Fury as French gynaecologists’ union threatens to stop carrying out abortions over fears government insurers won’t pay out for medical negligence
- The Syngof union said it made the threat in a bid to get attention for its cause
- France’s health minister accused the union of ‘taking women hostage’
- Abortion by choice is legal in France until the 12th week of pregnancy
- The country’s medical council said women have unconditional’ right to abortion
French doctors have been accused of taking women hostage after they threatened to stop performing abortions in a protest against the government.
The Syngof gynaecologists’ union said in an email to its 1,600 members they should ‘be ready to stop carrying out terminations to make ourselves heard’.
The union is angry because, it claims, its members are being denied insurance coverage by the government because its fund is ‘too fragile’ to support them.
The country’s health minister, Agnès Buzyn, said: ‘In no case should taking women hostage in this way be used as a lever for negotiations.’
And she added the union’s threat was out of keeping with France’s ‘unconditional respect for the right to abortion’.
Medical council the French Order of Doctors also condemned the move and France’s equality minister, Marléne Schiappa called it ‘unacceptable blackmail’.
France’s health minister Agnés Buzyn has accused the Syngof gynaecologists’ union of ‘taking women hostage’ over its demands to be heard on insurance for its members
Syngof – the Syndicat National des Gynécologues et Obstétriciens de France – said medics are working in fear of ‘ruin’ because the government’s insurance fund won’t cover them if they’re sued.
The government claims a state-run medical insurance scheme is ‘too fragile’ to support them. Syngof said this means gynaecologists, anaesthetists and surgeons in the field have been ‘denied’ coverage for years.
Jean Marty, a board member and former president of the union, made the controversial remarks in an email sent to around 2,000 Syngof members.
There was backlash against Mr Marty after the email was leaked on social media. But he later said the controversy was deliberate and they would carry on performing abortions.
According to French newspaper Le Monde, he said: ‘I’m sorry to have to pose a threat.
‘But touching a taboo is the only way to be taken into consideration when a significant problem is not taken into account.’
In a statement Syngof admitted: ‘The only way today to be heard is to generate a false controversy over social networks.’
The union is demanding to hold talks with the government, The Guardian reported. But it has now been accused of holding women’s rights to ransom until it succeeds.
The controversy has erupted just months after the president of Syngof himself, Dr Bertrand de Rochambeau, said he refuses to do abortions because they are a form of murder.
Abortion is legal in France and women can have one out of choice within the first 12 weeks – in the UK pregnant women must have a health-related reason to terminate.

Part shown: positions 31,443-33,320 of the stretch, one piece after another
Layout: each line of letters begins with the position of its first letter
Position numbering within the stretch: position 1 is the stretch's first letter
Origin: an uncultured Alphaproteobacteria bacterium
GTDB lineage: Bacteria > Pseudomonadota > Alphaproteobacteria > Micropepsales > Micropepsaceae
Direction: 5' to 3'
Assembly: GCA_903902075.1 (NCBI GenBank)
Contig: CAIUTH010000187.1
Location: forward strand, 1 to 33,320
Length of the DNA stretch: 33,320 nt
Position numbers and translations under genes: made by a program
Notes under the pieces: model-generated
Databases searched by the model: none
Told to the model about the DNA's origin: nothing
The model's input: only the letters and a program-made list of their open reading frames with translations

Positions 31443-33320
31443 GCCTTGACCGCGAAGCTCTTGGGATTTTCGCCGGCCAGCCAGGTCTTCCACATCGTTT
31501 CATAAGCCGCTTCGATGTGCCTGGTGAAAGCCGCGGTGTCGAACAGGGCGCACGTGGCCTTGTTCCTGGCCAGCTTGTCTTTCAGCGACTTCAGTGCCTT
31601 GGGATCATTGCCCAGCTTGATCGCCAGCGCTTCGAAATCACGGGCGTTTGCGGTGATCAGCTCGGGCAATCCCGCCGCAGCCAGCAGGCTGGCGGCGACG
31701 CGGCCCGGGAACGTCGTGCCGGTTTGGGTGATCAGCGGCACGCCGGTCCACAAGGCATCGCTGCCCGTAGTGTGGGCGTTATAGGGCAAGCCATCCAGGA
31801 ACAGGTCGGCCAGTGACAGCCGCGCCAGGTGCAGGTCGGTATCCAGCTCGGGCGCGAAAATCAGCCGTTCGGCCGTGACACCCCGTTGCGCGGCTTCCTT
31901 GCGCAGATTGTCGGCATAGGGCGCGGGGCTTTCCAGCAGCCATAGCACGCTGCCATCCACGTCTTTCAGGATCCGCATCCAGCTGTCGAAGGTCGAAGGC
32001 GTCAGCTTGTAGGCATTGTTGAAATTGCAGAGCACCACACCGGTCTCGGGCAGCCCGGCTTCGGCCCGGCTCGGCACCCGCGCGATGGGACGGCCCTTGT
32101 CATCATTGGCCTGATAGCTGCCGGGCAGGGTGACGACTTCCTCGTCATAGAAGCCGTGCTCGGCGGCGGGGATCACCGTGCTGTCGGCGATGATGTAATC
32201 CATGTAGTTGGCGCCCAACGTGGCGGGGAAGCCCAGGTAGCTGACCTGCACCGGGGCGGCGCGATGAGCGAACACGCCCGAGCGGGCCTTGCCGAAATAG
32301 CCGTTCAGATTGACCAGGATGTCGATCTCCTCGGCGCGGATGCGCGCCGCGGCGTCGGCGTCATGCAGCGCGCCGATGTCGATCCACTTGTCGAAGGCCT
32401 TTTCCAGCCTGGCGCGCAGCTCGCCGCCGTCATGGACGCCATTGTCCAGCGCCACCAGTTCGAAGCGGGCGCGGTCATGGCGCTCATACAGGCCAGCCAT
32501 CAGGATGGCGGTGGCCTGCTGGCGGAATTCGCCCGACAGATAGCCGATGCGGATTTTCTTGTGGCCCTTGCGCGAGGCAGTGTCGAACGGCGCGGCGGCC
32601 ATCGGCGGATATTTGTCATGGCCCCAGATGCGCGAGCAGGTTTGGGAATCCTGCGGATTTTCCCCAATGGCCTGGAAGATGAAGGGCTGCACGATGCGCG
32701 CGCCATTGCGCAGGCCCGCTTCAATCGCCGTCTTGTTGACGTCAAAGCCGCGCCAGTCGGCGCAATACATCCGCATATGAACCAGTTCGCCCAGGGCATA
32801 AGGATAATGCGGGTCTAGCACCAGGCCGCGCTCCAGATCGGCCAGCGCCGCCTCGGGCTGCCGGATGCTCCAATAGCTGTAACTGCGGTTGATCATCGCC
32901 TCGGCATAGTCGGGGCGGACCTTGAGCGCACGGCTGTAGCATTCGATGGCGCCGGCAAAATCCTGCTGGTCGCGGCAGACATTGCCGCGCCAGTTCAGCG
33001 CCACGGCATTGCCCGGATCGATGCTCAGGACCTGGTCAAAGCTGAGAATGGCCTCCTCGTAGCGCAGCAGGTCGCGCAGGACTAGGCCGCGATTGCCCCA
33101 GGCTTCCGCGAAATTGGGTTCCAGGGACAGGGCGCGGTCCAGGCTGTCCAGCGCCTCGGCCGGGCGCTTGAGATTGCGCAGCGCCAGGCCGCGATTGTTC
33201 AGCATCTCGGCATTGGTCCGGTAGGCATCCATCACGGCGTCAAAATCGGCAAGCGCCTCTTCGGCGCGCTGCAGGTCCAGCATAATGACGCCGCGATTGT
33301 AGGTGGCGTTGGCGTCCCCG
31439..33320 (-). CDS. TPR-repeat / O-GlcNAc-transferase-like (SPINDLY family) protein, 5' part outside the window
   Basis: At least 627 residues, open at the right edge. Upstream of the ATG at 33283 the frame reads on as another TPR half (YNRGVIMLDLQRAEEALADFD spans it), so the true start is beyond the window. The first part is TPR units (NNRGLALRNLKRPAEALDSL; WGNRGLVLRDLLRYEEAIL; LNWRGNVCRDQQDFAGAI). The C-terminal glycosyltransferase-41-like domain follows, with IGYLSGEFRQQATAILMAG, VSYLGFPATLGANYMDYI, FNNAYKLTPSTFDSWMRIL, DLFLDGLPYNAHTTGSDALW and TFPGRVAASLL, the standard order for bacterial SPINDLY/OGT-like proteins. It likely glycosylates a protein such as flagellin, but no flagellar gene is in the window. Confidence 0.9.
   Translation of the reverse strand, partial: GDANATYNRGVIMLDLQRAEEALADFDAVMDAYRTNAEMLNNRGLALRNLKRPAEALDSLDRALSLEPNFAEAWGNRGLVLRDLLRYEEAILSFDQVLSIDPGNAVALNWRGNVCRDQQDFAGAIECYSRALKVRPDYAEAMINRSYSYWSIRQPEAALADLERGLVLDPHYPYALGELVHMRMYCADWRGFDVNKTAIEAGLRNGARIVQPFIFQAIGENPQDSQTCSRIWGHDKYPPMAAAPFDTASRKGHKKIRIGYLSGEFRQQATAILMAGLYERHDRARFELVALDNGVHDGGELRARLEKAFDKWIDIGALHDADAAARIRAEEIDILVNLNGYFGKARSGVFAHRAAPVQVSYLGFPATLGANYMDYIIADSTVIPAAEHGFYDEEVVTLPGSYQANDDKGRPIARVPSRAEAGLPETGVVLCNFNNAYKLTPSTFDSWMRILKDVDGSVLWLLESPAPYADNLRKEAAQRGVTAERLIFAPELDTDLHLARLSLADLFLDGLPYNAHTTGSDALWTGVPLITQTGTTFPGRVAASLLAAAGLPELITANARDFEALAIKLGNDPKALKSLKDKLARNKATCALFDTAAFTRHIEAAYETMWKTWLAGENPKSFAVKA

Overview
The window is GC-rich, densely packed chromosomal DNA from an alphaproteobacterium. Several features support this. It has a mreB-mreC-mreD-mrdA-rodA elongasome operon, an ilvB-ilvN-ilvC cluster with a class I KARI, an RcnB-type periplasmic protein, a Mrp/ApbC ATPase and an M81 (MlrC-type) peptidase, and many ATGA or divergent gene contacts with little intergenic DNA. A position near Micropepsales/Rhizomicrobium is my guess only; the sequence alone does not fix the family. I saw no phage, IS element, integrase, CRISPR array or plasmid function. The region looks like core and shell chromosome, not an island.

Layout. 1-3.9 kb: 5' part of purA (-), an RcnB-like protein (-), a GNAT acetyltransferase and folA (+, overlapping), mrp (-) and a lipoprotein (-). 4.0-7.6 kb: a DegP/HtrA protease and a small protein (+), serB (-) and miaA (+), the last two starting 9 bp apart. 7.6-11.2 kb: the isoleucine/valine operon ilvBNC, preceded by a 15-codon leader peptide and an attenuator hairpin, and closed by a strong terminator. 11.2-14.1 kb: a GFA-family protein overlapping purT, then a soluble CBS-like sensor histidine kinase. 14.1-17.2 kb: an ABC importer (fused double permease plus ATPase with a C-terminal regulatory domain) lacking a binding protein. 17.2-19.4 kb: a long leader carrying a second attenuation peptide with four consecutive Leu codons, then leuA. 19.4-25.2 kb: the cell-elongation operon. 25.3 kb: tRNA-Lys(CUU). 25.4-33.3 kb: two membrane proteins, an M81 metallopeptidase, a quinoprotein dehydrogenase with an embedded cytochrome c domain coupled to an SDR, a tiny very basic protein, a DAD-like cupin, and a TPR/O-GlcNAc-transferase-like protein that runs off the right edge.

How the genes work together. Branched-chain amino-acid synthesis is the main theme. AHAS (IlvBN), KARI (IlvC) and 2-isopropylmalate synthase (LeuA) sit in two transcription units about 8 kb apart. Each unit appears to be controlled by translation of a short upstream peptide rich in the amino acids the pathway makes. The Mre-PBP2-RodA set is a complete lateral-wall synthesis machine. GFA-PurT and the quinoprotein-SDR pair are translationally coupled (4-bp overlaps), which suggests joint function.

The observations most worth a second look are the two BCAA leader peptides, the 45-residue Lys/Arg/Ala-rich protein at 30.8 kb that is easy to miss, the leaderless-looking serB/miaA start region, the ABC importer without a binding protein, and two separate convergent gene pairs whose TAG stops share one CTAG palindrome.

Ms Schiappa said: ‘Everywhere in the world, women’s rights are threatened, sometimes by governments, sometimes by interest groups, non-governmental organisations, unions… the mere existence of these threats is shameful,’ The Guardian reported.
President of the country’s Family Planning Association, Caroline Rebhi, added: ‘This new incident shows us that even if the right to abortion is written in the law, it cannot yet be taken for granted.’
Syngof represents around a quarter of gynaecologists and obstetricians in France.
PARENTS DEMAND ANSWERS AFTER MYSTERY BIRTH DEFECT DEFORMS BABIES
Parents, doctors and advocacy groups are demanding answers about why babies have been born in France with missing arms and hands.
They met in Paris for the first time last month to discuss the mysterious birth defect, known as upper limb reduction, which is cropping up across rural regions of the country.
A panel of scientists has been brought in to ‘identify and analyse’ what is behind the scandal and will meet early next month.
Over the past 15 years, dozens of infants have been delivered in three regions, including Brittany, with missing or malformed arms.
The defects sparked a public health scare, with authorities admitting the rate of disabilities is ‘excessive’.
The issue came to light last September when France 2 Television reported an unusually high case of limb reduction in the eastern Rhônes-Alpes region between 2009 and 2017, France 24 reported.
At least seven babies were born with the defect in the rural area of Ain near the Swiss border, according to a 2014 report by the public health body Remera.
Remera was created after the thalidomide scandal by the national agency Santé Publique France (SPF) and is responsible for tracking birth defects.
Off the back of the cases in Ain, SPF announced on October 4 it was launching an investigation.
SPF was expected to report its early findings in January but didn’t do so.